So, you want to write a novel.
Specifically, you want to write a mystery. Maybe you’ve always dreamed of being a writer. Maybe you’ve pursued other dreams and are just now coming to the realization that writing a book is something you’d really like to do.
Good for you! By the time you’ve finished all the lessons in the course (provided, of course, you actually do the exercises), you will have completed your first draft and gone a long way along the road of revision. Will your book be publishable? I can’t promise you that. Will you have accomplished something worthwhile anyway? Absolutely! Most people secretly dream of writing a book; yet, most never finish even the first draft.
Is this the only way to write a book? No, of course it isn’t. Somerset Maugham said, “There are three rules for writing a great novel. Unfortunately, nobody knows what they are.”
At the 2004 Cape Fear Crime Festival, Jack Bludis, author of Shadow of the Dahlia offered his three rules for writing. I’ll paraphrase them here, but he has them on his web site, which I highly recommend. The first rule is, always play fair with the reader. The second is, whatever works, works; keep doing it. The third is, if you think it’s not working, you’re probably right; try something else.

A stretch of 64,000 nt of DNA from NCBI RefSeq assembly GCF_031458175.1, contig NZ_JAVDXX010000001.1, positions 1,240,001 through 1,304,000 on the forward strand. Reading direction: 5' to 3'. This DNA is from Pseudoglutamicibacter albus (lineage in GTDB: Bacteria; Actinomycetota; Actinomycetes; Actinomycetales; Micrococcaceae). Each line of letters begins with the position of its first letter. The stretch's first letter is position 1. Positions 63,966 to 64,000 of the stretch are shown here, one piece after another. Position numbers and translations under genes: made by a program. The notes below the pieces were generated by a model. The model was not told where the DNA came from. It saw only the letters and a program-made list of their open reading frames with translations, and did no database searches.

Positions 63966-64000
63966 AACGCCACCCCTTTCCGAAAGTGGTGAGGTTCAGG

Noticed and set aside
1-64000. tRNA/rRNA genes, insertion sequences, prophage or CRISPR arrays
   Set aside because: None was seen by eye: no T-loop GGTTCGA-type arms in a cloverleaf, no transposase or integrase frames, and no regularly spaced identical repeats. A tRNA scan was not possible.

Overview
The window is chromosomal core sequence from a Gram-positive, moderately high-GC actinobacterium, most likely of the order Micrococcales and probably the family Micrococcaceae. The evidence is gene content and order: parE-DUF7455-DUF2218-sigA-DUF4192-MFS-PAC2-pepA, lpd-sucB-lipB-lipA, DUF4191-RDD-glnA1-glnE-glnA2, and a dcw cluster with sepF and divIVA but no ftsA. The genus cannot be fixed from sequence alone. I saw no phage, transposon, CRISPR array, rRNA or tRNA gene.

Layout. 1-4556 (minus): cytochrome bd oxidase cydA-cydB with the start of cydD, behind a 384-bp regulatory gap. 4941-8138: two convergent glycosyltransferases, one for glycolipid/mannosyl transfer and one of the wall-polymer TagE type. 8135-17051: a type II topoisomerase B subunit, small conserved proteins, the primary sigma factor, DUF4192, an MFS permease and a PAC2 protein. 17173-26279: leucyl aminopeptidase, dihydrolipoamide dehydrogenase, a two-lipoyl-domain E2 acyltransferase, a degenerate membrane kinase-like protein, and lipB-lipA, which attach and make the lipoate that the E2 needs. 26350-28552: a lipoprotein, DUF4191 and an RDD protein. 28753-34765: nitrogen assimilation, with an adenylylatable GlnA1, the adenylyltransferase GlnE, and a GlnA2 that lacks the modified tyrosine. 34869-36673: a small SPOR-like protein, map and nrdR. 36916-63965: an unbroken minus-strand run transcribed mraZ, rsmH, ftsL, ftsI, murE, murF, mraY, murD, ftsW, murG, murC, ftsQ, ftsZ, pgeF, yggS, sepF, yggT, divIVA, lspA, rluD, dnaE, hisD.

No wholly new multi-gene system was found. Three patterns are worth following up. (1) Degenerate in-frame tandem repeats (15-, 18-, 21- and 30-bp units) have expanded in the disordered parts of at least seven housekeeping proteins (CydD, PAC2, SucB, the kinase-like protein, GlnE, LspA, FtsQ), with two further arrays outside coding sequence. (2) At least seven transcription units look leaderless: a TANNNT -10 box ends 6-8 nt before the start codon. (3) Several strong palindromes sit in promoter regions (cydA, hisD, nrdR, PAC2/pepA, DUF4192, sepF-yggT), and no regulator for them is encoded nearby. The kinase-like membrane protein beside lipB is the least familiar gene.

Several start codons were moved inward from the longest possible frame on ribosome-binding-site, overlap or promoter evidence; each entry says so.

Those are great rules. So, as you’re using these lessons, please remember that I am offering you one way to write a book. It’s a way that worked for me, and you may find something helpful in it. In fact, I hope you will. But there are as many other variations as there are writers. Some use outlines, others despise them. Some know everything about their characters before they start, while others know next to nothing. If it works for you, go ahead and do it. But if you’re not sure yet what works for you, why not give this method a try?
To begin, all you really need is something to write with and something to write on. (Your computer will do.) However, I also recommend a notebook, paper, some dividers, and a package of index cards. Some of the exercises will call for magazines, catalogs, scissors, and tape or glue. These should all be things you have available or can easily acquire.
I have a big blue three-ring binder I call The Big Book of Jared. I didn’t need it much when I started the book, but I couldn’t manage without it now. As we move through the lessons, we’ll discuss ways in which you can use your Big Book.
One more thing. If you have any questions, comments, or concerns, please feel free to contact me.
That said, let’s move on to Lesson 1: What Kind of Book Do You Want to Write?